The baseball stadium brought in thousands of Baltimore Ravens fans for the third annual Lardarius Webb Charity Softball Game, which benefits the Boys and Girls Club of Park Heights in Baltimore.
The area's football lovers, as well as softball fans, hoped to get up close and personal with some of their favorite Ravens players, or just to see Michael Oher or Ray Rice try their hand at swinging a bat.
"We were curious," Suzy Vovak of Abingdon, who was out with Greg Vovak, said before the game. "I am wondering if it's going to be funny or serious."
The Vovaks were wearing all kinds of sports gear – "We're Ravens, Orioles, IronBirds [fans,]" they explained – and intrigued by the charity game.
"I wanted to see the Ravens play a different sport," Greg Vovak said, sounding confident in their prowess on the baseball field.
"They are obviously athletic, to be football players," he said. "I am curious to see some home runs."
The Ravens seemed to be having a good time during batting practice, which was, despite their fans' presence, a little spotty.
Tandon Doss, for one, took a handful of swings before his bat finally connected with the ball.
One young fan, 10-year-old Jenna Anderson, wondered if it was a sign of things to come.
"They are swinging at everything, so I think the game is going to be somewhat short," she observed.
Jenna's sister, 15-year-old Delaney Anderson, said she plays softball and had brought her family out to the game after seeing a sign for it in White Marsh Mall.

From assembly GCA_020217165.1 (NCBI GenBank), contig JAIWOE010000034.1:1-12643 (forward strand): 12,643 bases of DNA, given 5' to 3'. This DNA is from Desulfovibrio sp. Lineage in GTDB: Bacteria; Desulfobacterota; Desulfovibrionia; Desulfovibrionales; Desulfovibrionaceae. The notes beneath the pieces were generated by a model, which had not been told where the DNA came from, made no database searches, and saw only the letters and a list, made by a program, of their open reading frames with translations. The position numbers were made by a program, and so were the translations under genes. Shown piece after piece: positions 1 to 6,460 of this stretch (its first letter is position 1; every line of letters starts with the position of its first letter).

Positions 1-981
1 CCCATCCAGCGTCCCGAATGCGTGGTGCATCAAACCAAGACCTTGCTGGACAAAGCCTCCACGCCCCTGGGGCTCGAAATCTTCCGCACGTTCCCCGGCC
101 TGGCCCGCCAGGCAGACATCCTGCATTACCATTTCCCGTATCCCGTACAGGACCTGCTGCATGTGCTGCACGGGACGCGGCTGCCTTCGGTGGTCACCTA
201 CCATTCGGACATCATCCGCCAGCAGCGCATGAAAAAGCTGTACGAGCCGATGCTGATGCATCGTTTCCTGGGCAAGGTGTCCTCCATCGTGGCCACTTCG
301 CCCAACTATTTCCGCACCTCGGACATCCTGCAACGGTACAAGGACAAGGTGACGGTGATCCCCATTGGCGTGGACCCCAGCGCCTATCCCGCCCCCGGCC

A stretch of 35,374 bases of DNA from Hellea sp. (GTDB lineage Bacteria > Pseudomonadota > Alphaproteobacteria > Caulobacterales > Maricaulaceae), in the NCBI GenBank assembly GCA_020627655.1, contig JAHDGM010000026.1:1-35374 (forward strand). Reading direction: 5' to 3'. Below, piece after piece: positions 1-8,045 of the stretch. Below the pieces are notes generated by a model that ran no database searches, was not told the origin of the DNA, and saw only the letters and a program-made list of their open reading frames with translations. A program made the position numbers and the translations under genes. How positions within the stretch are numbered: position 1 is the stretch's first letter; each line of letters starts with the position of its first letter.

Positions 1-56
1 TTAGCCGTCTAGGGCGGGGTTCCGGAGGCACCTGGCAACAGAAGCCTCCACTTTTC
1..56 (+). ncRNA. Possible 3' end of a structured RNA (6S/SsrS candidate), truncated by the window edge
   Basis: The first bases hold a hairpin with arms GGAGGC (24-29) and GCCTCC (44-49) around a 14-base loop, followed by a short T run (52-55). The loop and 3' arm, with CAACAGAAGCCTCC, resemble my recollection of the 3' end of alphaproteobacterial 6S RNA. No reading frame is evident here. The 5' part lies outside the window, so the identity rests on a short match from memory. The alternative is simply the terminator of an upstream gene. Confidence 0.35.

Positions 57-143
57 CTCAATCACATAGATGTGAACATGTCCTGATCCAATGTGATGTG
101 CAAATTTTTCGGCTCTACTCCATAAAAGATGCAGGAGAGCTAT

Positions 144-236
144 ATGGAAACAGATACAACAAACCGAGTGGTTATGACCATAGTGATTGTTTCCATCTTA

Delaney, wearing a Ravens jersey and some beads, was busy snapping pictures of the team while her parents watched.
"It was close to home," their mother, Andie Anderson, explained about why they came out, noting the day was also beautiful.
"I hope they make a lot money," she added about the charity.
Murray Correll, of Forest Hill, said he brought his 11-year-old son Cory in hopes of an autograph.
"We came out to see all the players close up, and watch them try to hit a softball," Correll said. "[Cory] brought his football and a Sharpie."
He also was optimistic about the Ravens' performance.
"Some of them are going to surprise some people," Correll said. "They are athletic, so I think they are going to do better than people think."
He was proven right in some respects as the game started. Joe Flacco got to second base during his first time up at bat, and ran home during the next hit, drawing a big cheer from the crowd.
A fourth-grade student from Pimlico Elementary/Middle School threw out the first pitch.
Aberdeen Mayor Mike Bennett, who was enjoying the game from the stadium concourse, pointed out it was the first big chance for the stadium to show off its new in-house concession stands, which are being operated by a subsidiary of Ripken Baseball.
The new food service includes spots like the Conrad's Crabs and Seafood deck and The Charred Rib, with barbecue and ribs, launched by the Ripken brothers to coincide with the IronBirds' 10th anniversary season.
Bennett said the concession service had just taken on a lot of interns, and the charity game was a good way to practice before the baseball season starts.
Lines for the concession items grew fairly long as game time got closer, with at least one of the stands running out of fountain drinks shortly after the game started.
Some complaints were heard from patrons calling the wait "brutal" or unfair, but the lines died down somewhat after the game started and fans generally seemed happy.
For most of them, it was a nice day out with family or friends and a chance to see their favorite Ravens in a new venue.
"It's my birthday present," Rachel Plunkett, who came from Silver Spring with family, explained about the game.
Like many others, she was also hoping the Ravens stayed safe ahead of their real season.
"If any of them get injured, I would be really upset," she said.Copyright © 2015, The Baltimore Sun